(Photo: Arctic Portal) Summer in Kugluktuk - 'The place of moving water´ by Emilia Fredlund(Photo: Arctic Portal) Summer in Kugluktuk - 'The place of moving water´ by Emilia Fredlund

Remote part of northern Canada – Nunavut, is divided into three administrative regions, stretching from east to west, including Qikiqtaaluk, Kivalliq and Kitikmeot. English and French, Inuktitut and Inuinnaqtun are the official languages of the territory, however only about 70% of Nunavummiut, use Inuktitut as the first language.


The Baffin region (Qikiqtaaluk) greatly consists of Akimiski Island, Amund Ringnes Island, Axel Heiberg Island, Baffin Island, Bathurst Island, the Belcher Islands, Bylot Island, Cornwallis Island, Devon Island, Ellef Ringnes Island, Ellesmere Island, Mansel Island and Prince Charles Island. The Melville Peninsula, the northern parts of Prince of Wales Island and the Somerset Island are also parts of the region with the headquarters set in Iqaluit which is also the capital city of the Nunavut territory and the largest community in this part of Canada.


The Kivalliq region includes some portions of the mainland Canada, in particular, the territories west of Hudson Bay, Coats Island and the Southampton Island. The regional capital is located in Rankin Inlet.


The third main region of Nunavut – Kitikmeot, stretches from eastern to southern parts of Victoria Island, through the mainland of Boothia Peninsula and the King William Island with the southern part of Prince of Wales Island. The main town for the region with administrative bodies in located in Cambridge Bay.


Arctic flora and fauna are highly presentable in the northern Canadian territory and many birds feathers flock to get there. Polar bears, belugas, musk ox and bowheads are just the example representatives of the Nunavut wildlife. Caribou seems to be the most important for the indigenous Arctic communities as it has been hunted for food, clothing, shelter and tools by the northern population for centuries. There are more than 750,000 living in Nunavut.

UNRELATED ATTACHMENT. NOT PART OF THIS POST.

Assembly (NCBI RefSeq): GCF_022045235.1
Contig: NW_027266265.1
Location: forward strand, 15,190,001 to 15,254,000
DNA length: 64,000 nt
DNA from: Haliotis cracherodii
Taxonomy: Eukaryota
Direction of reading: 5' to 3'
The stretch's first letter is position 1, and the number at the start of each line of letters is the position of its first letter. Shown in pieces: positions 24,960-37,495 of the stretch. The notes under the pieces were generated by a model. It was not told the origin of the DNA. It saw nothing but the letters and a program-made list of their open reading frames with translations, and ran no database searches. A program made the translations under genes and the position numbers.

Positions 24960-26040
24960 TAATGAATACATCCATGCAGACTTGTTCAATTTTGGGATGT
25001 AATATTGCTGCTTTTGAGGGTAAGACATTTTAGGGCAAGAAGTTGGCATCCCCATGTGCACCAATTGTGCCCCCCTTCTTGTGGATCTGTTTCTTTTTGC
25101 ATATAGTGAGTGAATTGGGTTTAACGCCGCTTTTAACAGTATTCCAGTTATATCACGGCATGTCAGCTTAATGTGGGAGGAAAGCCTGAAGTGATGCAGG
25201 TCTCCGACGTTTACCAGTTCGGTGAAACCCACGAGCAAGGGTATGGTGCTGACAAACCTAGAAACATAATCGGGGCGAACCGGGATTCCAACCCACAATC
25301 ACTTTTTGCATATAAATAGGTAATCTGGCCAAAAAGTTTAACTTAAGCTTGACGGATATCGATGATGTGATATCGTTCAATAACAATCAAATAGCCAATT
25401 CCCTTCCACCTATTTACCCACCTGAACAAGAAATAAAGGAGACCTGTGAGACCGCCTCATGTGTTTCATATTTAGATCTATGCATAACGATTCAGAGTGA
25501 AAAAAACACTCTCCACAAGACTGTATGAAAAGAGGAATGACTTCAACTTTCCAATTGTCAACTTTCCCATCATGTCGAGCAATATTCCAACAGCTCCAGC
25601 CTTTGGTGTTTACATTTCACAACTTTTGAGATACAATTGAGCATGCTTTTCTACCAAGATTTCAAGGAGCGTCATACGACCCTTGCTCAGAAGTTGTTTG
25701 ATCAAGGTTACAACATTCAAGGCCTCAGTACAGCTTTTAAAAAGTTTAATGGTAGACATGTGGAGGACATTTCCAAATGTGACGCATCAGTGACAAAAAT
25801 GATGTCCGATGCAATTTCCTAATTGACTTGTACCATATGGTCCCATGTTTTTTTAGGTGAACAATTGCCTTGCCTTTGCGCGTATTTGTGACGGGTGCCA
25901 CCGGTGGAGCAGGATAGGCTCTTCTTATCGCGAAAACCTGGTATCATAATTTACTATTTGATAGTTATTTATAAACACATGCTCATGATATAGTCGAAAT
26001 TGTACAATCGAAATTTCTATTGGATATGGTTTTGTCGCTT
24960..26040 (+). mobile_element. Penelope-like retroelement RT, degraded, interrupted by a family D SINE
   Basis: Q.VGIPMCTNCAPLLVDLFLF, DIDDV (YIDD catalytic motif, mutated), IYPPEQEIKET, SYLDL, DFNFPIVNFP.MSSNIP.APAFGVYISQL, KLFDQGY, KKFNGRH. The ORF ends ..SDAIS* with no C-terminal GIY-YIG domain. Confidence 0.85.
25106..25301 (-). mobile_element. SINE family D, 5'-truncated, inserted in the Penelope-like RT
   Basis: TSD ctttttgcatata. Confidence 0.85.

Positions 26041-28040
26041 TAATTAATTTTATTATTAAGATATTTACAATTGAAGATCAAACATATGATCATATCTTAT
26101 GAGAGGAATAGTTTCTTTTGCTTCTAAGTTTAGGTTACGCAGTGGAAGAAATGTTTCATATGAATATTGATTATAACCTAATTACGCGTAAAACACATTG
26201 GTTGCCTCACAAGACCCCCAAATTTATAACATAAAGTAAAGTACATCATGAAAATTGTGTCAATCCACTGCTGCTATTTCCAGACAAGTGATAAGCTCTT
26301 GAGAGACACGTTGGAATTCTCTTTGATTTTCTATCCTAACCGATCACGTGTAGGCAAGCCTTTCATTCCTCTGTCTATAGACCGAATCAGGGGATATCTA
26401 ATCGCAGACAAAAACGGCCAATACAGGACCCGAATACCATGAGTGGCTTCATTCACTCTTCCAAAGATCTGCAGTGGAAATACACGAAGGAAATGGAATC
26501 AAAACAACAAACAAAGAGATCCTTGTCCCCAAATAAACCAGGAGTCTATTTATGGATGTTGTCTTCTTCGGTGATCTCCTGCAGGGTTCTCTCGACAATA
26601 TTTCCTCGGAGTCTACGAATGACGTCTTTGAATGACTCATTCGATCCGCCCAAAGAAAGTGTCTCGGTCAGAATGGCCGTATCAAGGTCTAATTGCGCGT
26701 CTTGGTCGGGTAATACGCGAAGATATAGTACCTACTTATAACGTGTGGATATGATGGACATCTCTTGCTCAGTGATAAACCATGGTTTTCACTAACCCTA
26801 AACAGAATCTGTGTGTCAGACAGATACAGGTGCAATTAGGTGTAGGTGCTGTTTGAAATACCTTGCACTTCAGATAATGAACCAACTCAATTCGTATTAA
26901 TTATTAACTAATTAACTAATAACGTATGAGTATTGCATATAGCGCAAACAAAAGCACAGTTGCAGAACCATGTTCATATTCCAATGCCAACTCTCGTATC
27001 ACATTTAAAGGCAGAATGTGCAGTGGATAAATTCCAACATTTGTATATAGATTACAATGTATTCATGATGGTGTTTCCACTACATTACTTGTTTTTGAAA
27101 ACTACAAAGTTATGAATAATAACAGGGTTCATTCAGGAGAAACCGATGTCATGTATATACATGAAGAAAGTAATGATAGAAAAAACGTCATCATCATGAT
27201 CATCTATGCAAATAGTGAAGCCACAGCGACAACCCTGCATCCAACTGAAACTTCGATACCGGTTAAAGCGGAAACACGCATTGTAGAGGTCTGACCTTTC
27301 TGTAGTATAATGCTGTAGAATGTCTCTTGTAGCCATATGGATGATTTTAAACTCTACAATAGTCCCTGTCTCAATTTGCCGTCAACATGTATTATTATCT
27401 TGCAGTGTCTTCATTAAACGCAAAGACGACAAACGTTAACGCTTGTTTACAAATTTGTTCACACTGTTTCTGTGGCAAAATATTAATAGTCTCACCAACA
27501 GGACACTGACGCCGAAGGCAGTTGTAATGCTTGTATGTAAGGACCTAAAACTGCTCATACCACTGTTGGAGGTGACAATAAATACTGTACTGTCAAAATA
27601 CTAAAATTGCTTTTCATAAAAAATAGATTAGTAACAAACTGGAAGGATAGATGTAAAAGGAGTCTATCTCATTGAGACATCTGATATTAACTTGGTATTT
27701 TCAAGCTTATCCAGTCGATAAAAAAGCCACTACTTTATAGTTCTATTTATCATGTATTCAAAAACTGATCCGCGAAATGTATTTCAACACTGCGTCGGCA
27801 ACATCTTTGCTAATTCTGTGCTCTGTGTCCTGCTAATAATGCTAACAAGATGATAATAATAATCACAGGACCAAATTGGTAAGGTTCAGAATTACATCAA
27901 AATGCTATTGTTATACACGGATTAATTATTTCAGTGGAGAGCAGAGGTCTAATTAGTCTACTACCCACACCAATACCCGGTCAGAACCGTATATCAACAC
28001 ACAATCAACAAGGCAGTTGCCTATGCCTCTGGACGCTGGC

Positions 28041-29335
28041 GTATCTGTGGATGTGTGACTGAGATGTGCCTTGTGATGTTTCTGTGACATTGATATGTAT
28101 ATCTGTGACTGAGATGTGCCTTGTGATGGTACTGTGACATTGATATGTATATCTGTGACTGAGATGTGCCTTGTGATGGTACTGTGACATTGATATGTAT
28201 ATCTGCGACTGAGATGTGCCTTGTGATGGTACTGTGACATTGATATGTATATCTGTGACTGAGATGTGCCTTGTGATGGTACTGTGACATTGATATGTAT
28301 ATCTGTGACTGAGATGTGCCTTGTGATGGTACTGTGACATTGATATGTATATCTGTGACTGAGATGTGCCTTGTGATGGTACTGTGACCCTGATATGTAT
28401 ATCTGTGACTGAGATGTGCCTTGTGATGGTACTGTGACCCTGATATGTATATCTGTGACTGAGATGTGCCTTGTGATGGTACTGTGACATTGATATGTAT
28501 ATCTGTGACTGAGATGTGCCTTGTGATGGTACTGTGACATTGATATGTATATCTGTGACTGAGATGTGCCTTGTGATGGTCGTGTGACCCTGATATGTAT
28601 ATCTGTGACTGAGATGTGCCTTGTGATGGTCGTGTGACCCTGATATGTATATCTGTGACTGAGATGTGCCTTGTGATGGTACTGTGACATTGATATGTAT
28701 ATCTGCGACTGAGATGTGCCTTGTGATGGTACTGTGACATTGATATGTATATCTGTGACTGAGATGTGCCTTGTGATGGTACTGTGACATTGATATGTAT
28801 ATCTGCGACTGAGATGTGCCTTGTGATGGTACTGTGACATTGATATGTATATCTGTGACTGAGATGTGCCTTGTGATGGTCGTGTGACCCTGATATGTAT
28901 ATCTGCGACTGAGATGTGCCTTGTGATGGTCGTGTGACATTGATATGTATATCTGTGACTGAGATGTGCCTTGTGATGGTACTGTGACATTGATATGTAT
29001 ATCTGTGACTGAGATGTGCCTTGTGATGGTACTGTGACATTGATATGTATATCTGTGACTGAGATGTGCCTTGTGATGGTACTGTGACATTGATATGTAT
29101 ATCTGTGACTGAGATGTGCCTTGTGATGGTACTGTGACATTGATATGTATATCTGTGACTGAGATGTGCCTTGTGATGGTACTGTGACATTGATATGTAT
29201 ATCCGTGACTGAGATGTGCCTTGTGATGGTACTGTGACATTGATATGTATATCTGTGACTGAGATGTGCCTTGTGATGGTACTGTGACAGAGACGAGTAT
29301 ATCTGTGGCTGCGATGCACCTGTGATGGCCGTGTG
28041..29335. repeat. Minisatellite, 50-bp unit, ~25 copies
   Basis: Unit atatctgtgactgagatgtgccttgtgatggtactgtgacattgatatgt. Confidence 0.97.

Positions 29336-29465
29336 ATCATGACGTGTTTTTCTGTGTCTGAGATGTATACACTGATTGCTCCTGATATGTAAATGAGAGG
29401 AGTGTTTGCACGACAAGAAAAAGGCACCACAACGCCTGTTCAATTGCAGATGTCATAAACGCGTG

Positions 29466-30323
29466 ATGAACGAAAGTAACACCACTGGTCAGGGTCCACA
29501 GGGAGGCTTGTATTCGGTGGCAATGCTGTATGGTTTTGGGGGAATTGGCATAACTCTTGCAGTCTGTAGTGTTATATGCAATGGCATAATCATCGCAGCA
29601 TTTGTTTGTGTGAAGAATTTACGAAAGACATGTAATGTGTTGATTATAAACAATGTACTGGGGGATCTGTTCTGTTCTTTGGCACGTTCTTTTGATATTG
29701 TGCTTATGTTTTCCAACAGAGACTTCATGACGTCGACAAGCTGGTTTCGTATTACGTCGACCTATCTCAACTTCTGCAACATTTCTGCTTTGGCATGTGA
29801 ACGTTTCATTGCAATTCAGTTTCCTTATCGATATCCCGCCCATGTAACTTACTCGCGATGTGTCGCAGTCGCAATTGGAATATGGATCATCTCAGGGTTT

Nunavut is the home for more than hundred species of birds, however almost all of them are the migratory species from which only ptarmigan, the raven and snowy owl spend the winter in the Canadian North.


The region offers tracts of protected areas, where birds and wildlife sanctuaries are located and can be admired, including Auyuittuq, Quttinirpaaq, Sirmilik and Iqalugaarjuup Nunanga National Parks.  


(Photo: Arctic Portal) Bird watching in Nunavut by Emilia Fredlund(Photo: Arctic Portal) Bird watching in Nunavut by Emilia FredlundThe true Arctic can be seen in Nunavut through Inuit eyes. Their culture includes their traditions, beliefs, language, the way of life and it consists of arts, music, handcrafts, food and clothing.


One way of getting to the northern Canada from various parts of the world, is on deluxe icebreaker. Sailing season for cruise ships starts in July and runs through the summer until almost the end of September. As the ice cap melts successfully and the summer season gets longer, the possibility for travelling to northern, remote parts of Canadian communities might soon be the opportunity.


Northwest Passage is being greatly in use for tourism opportunity and provides with the destinations of Cambridge Bay, Goya Haven, Pond and Resolute.


Permanently scheduled cruise departures from Iqaluit sail through the eastern coastline of the Baffin Island and end up Pond Inlet, Cornwallis Island or cape Dorset. More of the cruise destinations are available in our interactive data mapping system. The small ship and


There are three airlines currently operating from Iqaluit, offering non - stop flights to ten Canadian cities. As for now, there are no international connections directly from Nunavut. Domestic flights possibilities can be seen in our interactive data mapping system.


To read more about Nunavut, please enter The Arctic Portlet.



Source: Tourism in the Polar Regions

International Polar Year The Northern Forum University of the Arctic Arctic Council International Arctic Science Comittee Norden Arctic Portal

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